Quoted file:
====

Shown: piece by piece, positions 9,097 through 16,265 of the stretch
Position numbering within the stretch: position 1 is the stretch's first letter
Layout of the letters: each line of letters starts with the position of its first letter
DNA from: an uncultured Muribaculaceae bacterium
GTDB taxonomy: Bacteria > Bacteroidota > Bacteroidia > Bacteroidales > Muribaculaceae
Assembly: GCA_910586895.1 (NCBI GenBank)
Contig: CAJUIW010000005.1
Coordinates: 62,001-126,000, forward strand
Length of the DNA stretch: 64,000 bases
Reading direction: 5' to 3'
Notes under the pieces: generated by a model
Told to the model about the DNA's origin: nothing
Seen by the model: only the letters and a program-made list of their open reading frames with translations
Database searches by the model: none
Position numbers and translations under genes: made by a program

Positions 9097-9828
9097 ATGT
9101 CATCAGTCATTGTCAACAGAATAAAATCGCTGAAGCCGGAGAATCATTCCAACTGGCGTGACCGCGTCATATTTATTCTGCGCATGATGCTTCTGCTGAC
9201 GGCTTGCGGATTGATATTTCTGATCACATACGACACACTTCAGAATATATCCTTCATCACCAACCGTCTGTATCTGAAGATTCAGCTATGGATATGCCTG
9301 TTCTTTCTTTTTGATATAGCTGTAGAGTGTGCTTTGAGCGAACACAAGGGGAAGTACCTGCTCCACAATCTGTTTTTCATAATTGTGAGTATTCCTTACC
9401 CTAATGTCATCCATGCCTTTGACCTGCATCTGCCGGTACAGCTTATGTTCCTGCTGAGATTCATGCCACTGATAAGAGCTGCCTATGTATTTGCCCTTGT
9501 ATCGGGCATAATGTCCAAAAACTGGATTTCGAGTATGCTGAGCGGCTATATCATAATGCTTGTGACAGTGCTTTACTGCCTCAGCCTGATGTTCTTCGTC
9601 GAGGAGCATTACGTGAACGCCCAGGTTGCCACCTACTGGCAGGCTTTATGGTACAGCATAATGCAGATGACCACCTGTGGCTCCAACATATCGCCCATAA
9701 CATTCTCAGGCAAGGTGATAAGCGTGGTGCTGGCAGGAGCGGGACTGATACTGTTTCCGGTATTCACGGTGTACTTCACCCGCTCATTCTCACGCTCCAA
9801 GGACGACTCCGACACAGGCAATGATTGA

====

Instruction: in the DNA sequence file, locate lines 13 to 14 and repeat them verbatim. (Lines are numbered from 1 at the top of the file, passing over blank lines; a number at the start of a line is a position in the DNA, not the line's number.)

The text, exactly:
Seen by the model: only the letters and a program-made list of their open reading frames with translations
Database searches by the model: none